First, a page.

Charles Smith has an article against NGDP targeting, or what he thinks it is. But he doesn’t seem very familiar with the concept or the arguments for it.
Here he in the second graph:
It’s called nominal GDP targeting, and the idea might seem too obvious to be profound: rather than pursue its twin mandates of limiting inflation and boosting employment, the Federal Reserve should focus on raising the nation’s nominal gross domestic product (GDP), a broad measure of economic growth, to a target high enough to get the country moving again.
NGDP targeting isn’t an alternative to following the Fed’s twin mandate; it’s a way of following it. And NGDP isn’t any type of measure, broad or narrow of “economic growth”; it’s a measure of economic output.
If we scrape away the econo-speak, we find that nominal GDP targeting is simply code for “let’s stop worrying about inflation and crank up the printing press, baby.” While its proponents are coy about exactly what they’re suggesting the Fed do after targeting nominal GDP growth of, say, 5 percent per year, the basic idea is to flood the economy with even more low-interest money.
Not true. If the Fed had consistently followed an announced policy of 5 percent NGDP growth per year, the money supply would probably be smaller today (because the credibility of the policy would have dampened velocity shocks). Interest rates would almost certainly be higher since nominal returns would be expected to be higher, too. Most nominal GDP targeters would not mind, and none of them would have good reason to mind, either of these outcomes.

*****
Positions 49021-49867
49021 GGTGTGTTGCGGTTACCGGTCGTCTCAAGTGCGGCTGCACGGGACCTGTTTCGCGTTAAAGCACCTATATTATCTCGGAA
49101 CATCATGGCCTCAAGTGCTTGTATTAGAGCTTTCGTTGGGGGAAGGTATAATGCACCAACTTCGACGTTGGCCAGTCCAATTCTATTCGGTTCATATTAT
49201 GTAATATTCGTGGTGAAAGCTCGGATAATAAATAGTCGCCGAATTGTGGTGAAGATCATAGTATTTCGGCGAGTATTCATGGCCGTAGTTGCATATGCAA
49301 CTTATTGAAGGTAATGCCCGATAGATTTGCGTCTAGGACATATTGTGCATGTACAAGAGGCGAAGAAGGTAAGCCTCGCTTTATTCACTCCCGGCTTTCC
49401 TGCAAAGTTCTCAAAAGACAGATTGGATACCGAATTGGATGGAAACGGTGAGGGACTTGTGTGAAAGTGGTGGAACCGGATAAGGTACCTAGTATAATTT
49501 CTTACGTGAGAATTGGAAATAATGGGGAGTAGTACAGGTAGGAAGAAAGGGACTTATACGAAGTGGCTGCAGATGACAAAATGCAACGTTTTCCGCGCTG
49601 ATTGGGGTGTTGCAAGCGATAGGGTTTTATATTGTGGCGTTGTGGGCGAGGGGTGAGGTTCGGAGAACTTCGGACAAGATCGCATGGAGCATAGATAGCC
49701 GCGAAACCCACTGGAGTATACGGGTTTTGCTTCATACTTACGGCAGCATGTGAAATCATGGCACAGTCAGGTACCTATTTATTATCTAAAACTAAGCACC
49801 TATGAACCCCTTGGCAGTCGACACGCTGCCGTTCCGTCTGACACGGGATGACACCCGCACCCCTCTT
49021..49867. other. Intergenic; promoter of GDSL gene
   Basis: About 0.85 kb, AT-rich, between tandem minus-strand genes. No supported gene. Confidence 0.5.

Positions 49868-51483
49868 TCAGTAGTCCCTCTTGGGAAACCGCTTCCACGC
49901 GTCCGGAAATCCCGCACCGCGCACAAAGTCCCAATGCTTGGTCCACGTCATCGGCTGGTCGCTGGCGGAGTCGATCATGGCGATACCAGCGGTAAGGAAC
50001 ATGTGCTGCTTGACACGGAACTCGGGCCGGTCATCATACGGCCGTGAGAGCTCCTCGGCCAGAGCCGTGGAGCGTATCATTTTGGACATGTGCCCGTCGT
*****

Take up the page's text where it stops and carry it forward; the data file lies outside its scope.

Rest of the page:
The hidden assumption here is insidious: once inflation kicks up—and at 3.9 percent it is already well above the Fed’s “comfort zone” of 3 percent—then Americans will stop trying to save or pay down debt and will instead go back to borrowing and spending freely.
In other words, instead of Americans acting prudently to lower their unprecedented levels of debt and build some capital, the advocates of targeting GDP want us to go back to the go-go days of the housing bubble and borrow and spend more, more, more, all because they believe the key problem is lack of consumer demand.
No. Most supporters of NGDP targeting believe that stable NGDP growth will help Americans reduce their debt levels, both by reducing the burden of fixed nominal debts compared to a rising nominal income and by boosting asset values. We believe spending should increase, true, but the proportion of consumption and investment in that increase is not something Fed policy can or should determine.
Rather than explore why demand has declined, GDP targeters want to bulldoze American consumers back into taking on more debt. Their plan is twofold: one, keep interest rates so low that savers are punished, and two, crank up inflation so that households are forced to spend money before it loses value.
Savers are being punished by low returns; higher nominal-income growth would help them. Some NGDP targeters have said that higher inflation would have the valuable side-effect of encouraging consumers to spend, but few NGDP targeters have argued that this would be the main advantage of adopting NGDP targeting now. (And there is no reason to expect a level NGDP target to raise long-term inflation rates, anyway.)
Proponents also seem blind to what is painfully obvious to everyone else: Americans are already so heavily indebted, they can’t afford to take on more debt, even at low rates of interest.
Higher NGDP would lower their debt burden.
The entire notion that incentivizing more borrowing will lead to growth is suspect.
Again, this is not what most NGDP targeters are advocating.
Smith concludes by suggesting that the economy has structural problems that NGDP targeting can’t fix. That’s true. No Fed policy can increase the economy’s long-term potential growth rate, and the Fed shouldn’t try to do that. The point of NGDP targeting is merely to keep nominal shocks from disrupting the real economy. If we must have a central monetary authority, that’s quite enough for it to do—and what it should have to do.